Former Patriots Running Back John Stephens Killed In Car Accident


Sep 2, 2009

SHREVEPORT, La. — John M. Stephens, the 1988 Offensive Rookie of the Year for
the New England Patriots, has been killed after his pickup truck ran off a
highway and struck some trees, authorities said Wednesday.

Stephens, 43, apparently lost control of his vehicle on a rural stretch of
Louisiana Highway 169 near Shreveport on Tuesday evening, the Caddo Parish
Sheriff's office said.

Stephens wasn't wearing a seatbelt and was thrown after the truck hit some
trees head-on, sheriff's spokeswoman Cindy Chadwick said in a statement.

The statement said Stephens apparently was traveling at a high rate of speed
at the time of the single-vehicle accident.

"It appeared Stephens lost control and tried to overcorrect his steering,
causing him to cross back over the road and hit the trees," the sheriff's office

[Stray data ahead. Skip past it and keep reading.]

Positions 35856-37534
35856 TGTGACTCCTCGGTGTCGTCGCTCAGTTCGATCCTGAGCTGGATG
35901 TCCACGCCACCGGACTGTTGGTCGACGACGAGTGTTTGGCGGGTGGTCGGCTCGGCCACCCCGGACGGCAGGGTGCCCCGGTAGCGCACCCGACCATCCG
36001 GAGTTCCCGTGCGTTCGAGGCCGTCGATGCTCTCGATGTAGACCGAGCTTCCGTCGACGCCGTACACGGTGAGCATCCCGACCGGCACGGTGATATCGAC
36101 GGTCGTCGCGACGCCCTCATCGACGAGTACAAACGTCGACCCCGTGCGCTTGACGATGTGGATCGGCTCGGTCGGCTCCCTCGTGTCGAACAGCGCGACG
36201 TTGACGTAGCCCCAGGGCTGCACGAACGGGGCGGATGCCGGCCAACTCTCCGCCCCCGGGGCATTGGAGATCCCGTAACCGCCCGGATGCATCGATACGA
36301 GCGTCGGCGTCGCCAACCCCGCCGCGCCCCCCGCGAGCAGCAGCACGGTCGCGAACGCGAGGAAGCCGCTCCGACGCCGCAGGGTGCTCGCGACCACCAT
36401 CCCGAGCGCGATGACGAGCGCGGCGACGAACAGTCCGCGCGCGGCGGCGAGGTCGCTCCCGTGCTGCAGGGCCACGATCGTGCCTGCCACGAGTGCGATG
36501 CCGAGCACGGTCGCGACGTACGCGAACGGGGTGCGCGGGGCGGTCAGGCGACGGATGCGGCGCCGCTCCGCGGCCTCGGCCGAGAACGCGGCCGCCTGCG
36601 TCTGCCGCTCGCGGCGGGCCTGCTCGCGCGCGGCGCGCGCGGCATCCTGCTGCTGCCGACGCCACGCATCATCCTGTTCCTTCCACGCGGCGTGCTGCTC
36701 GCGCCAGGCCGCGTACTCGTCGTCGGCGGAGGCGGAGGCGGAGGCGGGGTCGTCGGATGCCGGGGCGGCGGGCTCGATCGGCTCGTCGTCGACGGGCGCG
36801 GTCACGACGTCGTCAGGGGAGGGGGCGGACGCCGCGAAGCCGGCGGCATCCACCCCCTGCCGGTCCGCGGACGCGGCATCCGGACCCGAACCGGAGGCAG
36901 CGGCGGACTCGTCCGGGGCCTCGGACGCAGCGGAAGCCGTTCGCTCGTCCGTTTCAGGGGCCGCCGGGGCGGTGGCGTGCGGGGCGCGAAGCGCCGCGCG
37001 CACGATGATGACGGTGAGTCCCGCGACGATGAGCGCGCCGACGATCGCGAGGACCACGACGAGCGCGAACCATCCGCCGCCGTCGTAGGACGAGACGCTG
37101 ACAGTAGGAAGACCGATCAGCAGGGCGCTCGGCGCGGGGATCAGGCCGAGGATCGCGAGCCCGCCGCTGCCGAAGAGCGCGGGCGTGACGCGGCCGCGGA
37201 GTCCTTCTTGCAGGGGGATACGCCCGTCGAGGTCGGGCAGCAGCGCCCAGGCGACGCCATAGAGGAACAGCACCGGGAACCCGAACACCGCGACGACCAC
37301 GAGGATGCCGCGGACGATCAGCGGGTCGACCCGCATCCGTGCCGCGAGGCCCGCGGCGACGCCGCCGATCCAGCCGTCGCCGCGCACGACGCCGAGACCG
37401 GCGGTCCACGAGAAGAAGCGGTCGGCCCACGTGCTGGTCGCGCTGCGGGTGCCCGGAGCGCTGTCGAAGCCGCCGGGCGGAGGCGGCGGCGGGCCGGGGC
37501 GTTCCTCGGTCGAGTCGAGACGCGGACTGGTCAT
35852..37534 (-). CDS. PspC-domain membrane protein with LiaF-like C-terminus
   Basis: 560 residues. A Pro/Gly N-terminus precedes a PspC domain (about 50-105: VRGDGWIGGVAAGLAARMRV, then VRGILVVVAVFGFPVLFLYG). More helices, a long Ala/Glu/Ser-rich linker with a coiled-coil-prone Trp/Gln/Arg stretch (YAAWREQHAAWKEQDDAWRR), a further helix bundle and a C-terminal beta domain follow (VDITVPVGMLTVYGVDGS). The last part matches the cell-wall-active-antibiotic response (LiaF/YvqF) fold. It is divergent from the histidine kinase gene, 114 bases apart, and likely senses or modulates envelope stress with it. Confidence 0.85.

No one else was injured in the crash.

"This is a very sad loss," said Adrian Howard, a defensive back who played
with Stephens at Northwestern State from 1986 until 1989.

Stephens, selected 17th in the 1988 NFL Draft, played six NFL seasons,
reaching the Pro-Bowl as a rookie when he ran for 1,168 yards. He played for the
Patriots until 1992, then spent time with Green Bay, Atlanta and Kansas City
before retiring with 3,440 career yards and 18 touchdowns.

At Northwestern State, Stephens broke the school's career rushing record
previously set by Joe Delaney, topping it by 10 yards with 3,057.

Delaney was the 1981 AFC Offensive Rookie of the Year for the Kansas City
Chiefs and when Stephens won his award seven years later, it made Northwestern
State the only school to produce two running backs who went on to be Rookie of
the Year winners.

Stephens also won the NFL's first Gale Sayers Humanitarian Citation for his
work on behalf of the Roxbury (Mass.) Comprehensive Community Health Center.

Funeral arrangements were pending.

Previous Article

For Tim Wakefield, It Could Be Saturday or Surgery

Next Article

Beckett Showing Signs of Better Things to Come?

Picked For You